With the Symphony No. 38 in D major, K. 504, the so-called Prague symphony because of its premiere in that city, Mozart was really experimenting with form. The first movement begins with a long introduction, something the composer rarely does. There is elaborate counterpoint in the development section, and Swafford points out that Mozart’s sketches show him experimenting with thematic combinations. He adds that by now Mozart’s recapitulations “are less likely to be literal; this one keeps working over the material as if it were an extension of the development section.” In the final movement, the first theme returns at the end of the exposition, and it was extensively worked over in the development. The final surprise comes at the end, when the recapitulation starts with the second theme before returning to a varied first theme.


In 1789, Emperor Joseph declared war on Turkey, a war that would lead to a severe downturn of the Austrian economy and a decimation of concert activities in Vienna. Yet through it all, Mozart continues to compose. In the summer of 1788, he produced the three symphonies that would crown his career as a symphonist – the Symphony No. 39, in E-flat, K. 543, Symphony No. 40 in G minor, K. 550, and Symphony No. 41 in C, K. 551. Such is the perfection of these three works, so stark is the contrast between their respective moods, that a previous writer compares them with the joyful (E-flat), sorrowful (G minor) and glorious (C major) mysteries of the rosary. Although these last three symphonies were not commissioned, and there was no record of them being performed in the composer’s lifetime, Swafford argues that Mozart did not compose them for posterity, but with an eye for upcoming performing opportunities. He adds that for the composer, these works do not mark an endpoint, but rather a new beginning, and “(w)ith what he had achieved, it would have appeared to him that there was plenty of time for more symphonies. Plenty of time.”


In 1768, the emperor casually asked Leopold in the course of their conversation, without really meaning it, if Mozart would write an opera. The result of La finta semplice, and in the compositional process Mozart learned not only the art of writing an opera, but also the politics of getting it produced. The opera was never publicly performed, but given a private performance in Vienna. During the long period of (mostly Leopold) trying to get the opera produced, Mozart had in the meantime composed another opera – Bastien und Bastienne, which was given a read-through at a private home, with either small orchestra or just piano. More significantly, perhaps, is the fact that Mozart saw an opera by Johann Adolph Hasse, with libretto by Metastasio, while visiting Cremona. The opera was La clemenza de Tito, a story that would follow him to the end of his life. According to the author, it is in Lucio Silla that Mozart came into his own as an opera composer, as the “melodies are sure-handed, the orchestral sound rich and varied…There is an indefatigable – call it wholly Mozartian – rhythmic energy in the accompaniments.” In spite of some birth pains, the opera would turn out to be a hit, ran for a total of twenty-six performances to full houses, and with the prima donna’s arias regularly encored – encores for popular arias were standard practice.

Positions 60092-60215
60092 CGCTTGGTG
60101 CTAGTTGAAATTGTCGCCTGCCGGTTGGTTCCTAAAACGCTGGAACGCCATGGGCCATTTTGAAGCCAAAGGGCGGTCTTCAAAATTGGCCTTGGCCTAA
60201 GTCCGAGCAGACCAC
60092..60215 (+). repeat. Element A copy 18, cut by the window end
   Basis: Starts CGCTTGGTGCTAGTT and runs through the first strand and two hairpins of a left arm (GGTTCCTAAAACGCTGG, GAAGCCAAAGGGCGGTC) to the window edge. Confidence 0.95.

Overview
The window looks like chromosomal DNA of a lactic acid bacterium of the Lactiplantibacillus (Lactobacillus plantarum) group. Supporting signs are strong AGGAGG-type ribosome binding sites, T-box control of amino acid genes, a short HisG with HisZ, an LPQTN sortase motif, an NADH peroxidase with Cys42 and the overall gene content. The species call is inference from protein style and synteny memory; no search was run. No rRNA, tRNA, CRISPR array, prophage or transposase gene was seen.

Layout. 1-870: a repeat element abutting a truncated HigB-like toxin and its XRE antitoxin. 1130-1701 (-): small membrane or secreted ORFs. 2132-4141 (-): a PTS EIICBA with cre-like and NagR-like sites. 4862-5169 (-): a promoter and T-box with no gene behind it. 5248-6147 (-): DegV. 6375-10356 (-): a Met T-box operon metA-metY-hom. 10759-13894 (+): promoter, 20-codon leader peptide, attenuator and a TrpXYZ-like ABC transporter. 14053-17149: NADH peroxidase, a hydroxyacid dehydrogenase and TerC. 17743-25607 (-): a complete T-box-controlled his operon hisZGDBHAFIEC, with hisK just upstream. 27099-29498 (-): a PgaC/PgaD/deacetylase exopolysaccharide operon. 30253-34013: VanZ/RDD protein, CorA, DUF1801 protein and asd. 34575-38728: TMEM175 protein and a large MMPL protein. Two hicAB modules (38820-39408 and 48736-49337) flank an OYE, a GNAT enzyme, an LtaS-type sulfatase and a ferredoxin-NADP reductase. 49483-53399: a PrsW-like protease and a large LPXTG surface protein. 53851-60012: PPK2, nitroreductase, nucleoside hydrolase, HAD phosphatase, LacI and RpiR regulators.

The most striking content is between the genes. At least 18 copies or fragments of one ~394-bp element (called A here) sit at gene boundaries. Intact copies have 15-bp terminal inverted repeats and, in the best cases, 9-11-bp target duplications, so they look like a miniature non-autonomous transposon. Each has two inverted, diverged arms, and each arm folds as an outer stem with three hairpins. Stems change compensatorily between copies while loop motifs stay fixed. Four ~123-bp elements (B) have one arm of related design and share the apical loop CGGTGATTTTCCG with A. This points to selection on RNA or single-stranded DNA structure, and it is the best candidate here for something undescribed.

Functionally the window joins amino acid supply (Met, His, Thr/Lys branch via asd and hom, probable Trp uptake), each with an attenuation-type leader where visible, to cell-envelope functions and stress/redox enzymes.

In Munich in 1780, Mozart received the commission for Idomeneo. According to the author, Mozart preferred composer opera seria, and had, by that time, “learned to work more freely around seria’s rigmaroles of form and character and story.” He adds the insightful comment that, “Mozart never felt constricted by convention but instead worked comfortably within it, stretching and bending it as needed. He took what the world offered him, digested it, and gave it back in his voice.” This is a statement that can probably be applied to every compositional genre Mozart laid his hands on. Swafford further comments that artists in Mozart’s time would, in their creations, tried to “express some universal essence pertaining to humanity or nature of God.” In contrast to artists of the 19th century who would write “from inside out”, Mozart would write “from outside in”.  Part of what was outside was emotional and expressive, but would also comprise forms, rules, conventions, genres, and expressive devices. Mozart, probably more than any composer of his time, was able to interiorize the rules and conventions, meld them with his personality, and create something of beauty. For Mozart, what we now called the sonata form was a given, even if “within it one had a great deal of flexibility.” As mentioned before, for Mozart, and also Haydn, the highest praise for a work was that it was natural, meaning that the creation “reached something universal, came off as if it had written itself.”